Today, trade, educational and developmental aid and maritime security are driving forces in Australian-Indian bilateral relations. Australia’s Foreign Minister Julie Bishop has flagged reinvestment in cultural diplomacy and people-to-people links as a ‘strong priority’. Reports and statements over the past 60 years by researchers and policy-makers show obvious links between the two countries but also expose the lack of deep, continuously replenished sources of cross-cultural understanding. Given the need for breadth and multiple layers of tissue in a growing bond, especially one that has been shown to be vulnerable to sudden shocks, any book on Australia-India connections is a welcome sight.
The book in hand, ‘Re-imagining India & Australia: Culture and Identity’, edited by Prof D. Gopal and Prof A. Mayne, is a collection of selected papers presented at a conference organised by the Indian Association for the Study of Australia’s in 2008, where more than 140 participants presented their views. IASA’s conferences, organised with the support of Australia-India Council, are a wonderful platform for scholars and practitioners to meet and discuss all facets of Australia-India relations.
This book, comprising twenty chapters from well-established scholars and young researchers, is divided into seven sections: history, cricket, multiculturalism and immigration issues/media, Indians in Australia, bilateral, indigenous and social issues. Reflecting the expanding relationship between the two countries, most of the chapters open possibilities for future collaborative research between Australia and India, especially Raelene Frances’s on pioneering Afghan cameleers, Sally Percival Wood’s on cultural diplomacy, David Dunstan’s on the first Indian cricket tour of Australia, Michiel Baas’s on Indian students in Australia and Peter Gale’s on indigenous governance.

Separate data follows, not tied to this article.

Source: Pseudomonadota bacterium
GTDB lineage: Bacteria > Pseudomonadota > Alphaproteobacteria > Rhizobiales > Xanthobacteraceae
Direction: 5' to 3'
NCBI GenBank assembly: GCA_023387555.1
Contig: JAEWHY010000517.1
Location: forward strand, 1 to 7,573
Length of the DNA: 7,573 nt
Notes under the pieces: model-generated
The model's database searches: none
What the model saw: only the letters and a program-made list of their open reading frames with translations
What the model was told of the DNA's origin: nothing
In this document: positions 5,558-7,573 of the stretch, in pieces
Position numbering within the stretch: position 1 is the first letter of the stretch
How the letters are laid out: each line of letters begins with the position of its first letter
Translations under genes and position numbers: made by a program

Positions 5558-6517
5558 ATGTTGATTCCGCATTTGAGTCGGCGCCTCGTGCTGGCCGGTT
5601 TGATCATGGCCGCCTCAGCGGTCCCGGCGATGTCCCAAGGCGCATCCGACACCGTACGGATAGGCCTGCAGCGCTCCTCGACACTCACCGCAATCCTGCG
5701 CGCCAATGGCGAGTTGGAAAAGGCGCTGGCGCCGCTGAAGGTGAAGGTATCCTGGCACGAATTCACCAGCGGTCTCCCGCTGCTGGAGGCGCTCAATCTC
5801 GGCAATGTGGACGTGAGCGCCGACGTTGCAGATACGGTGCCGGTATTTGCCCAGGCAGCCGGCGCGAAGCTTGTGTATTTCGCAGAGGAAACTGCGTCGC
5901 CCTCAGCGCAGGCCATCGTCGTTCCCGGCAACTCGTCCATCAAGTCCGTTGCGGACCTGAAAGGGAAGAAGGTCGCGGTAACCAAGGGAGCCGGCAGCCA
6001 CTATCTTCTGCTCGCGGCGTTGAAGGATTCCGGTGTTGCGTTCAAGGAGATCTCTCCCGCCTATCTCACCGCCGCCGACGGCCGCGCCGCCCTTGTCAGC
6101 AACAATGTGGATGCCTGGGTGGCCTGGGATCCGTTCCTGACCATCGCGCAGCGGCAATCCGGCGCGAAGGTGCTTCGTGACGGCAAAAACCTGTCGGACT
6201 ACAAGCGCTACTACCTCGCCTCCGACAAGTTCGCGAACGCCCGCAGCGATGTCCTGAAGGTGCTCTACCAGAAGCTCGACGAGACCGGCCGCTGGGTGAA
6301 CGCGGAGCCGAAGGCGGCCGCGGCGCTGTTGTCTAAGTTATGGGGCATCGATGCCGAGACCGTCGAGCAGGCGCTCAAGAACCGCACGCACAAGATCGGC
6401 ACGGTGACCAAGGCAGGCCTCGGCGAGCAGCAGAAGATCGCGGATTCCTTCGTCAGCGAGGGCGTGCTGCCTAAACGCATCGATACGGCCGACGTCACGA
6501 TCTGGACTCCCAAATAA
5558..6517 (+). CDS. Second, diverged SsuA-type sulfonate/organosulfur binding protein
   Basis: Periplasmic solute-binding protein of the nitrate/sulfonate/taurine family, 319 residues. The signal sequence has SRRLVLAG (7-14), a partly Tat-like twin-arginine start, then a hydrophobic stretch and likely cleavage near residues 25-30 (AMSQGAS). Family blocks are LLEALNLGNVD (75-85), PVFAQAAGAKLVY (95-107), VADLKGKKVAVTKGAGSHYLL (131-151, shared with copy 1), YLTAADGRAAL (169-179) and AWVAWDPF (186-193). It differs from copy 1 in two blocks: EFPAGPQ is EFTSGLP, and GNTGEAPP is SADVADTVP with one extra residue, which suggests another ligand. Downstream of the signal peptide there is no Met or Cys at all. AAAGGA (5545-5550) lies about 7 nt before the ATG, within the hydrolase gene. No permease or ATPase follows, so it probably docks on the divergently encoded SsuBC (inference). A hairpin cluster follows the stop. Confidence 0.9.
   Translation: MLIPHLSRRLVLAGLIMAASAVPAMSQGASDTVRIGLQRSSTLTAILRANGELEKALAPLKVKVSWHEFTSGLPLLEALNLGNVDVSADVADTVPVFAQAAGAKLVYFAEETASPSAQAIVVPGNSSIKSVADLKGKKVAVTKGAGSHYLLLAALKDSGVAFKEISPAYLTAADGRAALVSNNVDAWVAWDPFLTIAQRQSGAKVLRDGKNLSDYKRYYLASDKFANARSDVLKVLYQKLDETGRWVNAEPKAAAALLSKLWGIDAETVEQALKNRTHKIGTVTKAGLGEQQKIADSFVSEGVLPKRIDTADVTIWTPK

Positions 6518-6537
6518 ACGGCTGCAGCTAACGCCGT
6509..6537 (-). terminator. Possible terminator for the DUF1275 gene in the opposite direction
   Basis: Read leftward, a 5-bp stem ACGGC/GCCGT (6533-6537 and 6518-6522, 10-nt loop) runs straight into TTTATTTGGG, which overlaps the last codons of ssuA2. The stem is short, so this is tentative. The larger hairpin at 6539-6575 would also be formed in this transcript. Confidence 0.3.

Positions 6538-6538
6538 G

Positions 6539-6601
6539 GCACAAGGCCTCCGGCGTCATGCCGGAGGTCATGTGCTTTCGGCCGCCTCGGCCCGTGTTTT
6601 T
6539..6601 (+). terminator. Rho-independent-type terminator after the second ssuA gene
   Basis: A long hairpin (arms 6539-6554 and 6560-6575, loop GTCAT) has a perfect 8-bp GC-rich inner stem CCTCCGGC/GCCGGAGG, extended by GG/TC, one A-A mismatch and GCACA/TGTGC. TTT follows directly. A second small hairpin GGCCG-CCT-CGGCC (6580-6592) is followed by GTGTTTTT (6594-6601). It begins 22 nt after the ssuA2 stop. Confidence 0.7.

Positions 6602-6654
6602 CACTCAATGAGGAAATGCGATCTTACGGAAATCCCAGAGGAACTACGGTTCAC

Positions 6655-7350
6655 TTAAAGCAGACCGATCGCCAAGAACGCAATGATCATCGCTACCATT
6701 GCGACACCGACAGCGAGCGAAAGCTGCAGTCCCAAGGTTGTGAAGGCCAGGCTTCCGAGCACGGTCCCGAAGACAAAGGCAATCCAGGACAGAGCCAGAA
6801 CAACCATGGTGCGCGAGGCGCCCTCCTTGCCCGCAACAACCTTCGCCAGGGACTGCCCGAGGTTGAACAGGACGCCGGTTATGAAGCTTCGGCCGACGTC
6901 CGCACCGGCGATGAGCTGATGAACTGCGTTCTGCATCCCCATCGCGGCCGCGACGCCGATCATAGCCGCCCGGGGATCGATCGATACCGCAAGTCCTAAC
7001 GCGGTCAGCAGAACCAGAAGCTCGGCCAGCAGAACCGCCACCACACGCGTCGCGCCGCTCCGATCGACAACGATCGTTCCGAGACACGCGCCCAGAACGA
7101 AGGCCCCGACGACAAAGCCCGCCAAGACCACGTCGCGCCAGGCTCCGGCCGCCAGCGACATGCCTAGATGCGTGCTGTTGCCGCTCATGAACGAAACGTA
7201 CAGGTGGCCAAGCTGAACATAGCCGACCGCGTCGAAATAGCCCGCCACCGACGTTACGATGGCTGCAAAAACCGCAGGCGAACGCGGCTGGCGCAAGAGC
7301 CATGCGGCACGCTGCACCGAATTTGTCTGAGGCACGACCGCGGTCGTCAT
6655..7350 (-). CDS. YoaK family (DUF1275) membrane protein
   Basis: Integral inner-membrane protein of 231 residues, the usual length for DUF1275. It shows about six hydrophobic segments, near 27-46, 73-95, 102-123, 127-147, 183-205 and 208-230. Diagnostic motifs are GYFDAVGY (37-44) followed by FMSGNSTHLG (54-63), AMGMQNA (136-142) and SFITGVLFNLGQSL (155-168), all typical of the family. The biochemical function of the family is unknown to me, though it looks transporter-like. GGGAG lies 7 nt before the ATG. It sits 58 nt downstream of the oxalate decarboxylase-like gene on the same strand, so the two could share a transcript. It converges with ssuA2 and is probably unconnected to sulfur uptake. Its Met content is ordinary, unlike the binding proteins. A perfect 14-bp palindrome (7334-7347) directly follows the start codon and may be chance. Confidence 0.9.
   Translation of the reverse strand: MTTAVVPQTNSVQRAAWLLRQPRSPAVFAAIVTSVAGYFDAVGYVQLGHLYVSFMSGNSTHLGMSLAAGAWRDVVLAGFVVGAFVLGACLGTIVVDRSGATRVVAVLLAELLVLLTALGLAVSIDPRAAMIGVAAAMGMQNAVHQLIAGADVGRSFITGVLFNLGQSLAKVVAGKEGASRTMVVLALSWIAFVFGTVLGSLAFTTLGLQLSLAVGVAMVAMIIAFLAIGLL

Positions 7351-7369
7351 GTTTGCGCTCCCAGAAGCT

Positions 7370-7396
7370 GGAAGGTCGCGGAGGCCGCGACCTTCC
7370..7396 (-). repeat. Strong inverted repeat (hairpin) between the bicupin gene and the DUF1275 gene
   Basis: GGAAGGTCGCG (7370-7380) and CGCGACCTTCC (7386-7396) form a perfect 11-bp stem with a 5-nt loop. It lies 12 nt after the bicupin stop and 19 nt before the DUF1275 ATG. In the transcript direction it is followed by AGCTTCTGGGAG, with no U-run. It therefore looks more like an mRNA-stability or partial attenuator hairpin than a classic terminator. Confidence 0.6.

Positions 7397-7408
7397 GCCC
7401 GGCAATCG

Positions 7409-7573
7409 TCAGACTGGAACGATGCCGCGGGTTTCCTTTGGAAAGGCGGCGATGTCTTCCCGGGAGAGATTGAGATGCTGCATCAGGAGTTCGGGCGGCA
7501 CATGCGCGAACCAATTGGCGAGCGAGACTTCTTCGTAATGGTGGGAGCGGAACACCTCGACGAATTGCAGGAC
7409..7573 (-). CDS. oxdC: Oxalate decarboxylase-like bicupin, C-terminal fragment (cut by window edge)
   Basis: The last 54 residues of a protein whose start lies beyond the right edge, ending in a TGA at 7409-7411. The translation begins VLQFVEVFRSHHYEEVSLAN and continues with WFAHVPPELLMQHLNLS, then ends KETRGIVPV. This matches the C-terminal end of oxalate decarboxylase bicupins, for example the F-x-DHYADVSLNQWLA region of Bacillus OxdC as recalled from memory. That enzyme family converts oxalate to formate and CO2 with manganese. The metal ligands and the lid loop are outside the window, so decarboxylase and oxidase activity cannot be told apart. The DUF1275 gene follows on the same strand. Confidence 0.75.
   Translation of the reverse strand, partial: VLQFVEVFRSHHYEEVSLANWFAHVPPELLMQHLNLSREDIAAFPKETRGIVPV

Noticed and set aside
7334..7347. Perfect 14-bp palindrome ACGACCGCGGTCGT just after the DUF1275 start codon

The introduction, however, does little to explain the logic of these sections. A noticeable flaw is the inclusion of Sally Percival Wood’s chapter in a section titled ‘Cricket’ while her piece is on diplomatic initiatives between the years 1983-2006. Unfortunately, the book is marred by a number of layout and copy-editing lapses and would have benefited from extra care to make the reading experience smoother through a closer proof-reading and adoption of uniformity in style. Given the long lead time between the conference and publication, some of the material has now dated.
Despite its shortcomings, given the nature of these wonderful perspectives and dearth of books on Australia-India relations, there is no doubt that this volume will be of help to younger researchers and policy-makers interested in understanding the workings of culture and identity in the Australian-Indian colonial and post-colonial relationship.
D. Gopal and Alan Mayne (ed.), ‘Re-imagining India & Australia: Culture and Identity’, Pentagon Press, 2014
Reviewed by Dr Amit Sarwal, Postdoctoral Researcher, Centre for Citizenship and Governance and Convenor, Australia-India Interdisciplinary Network, Deakin University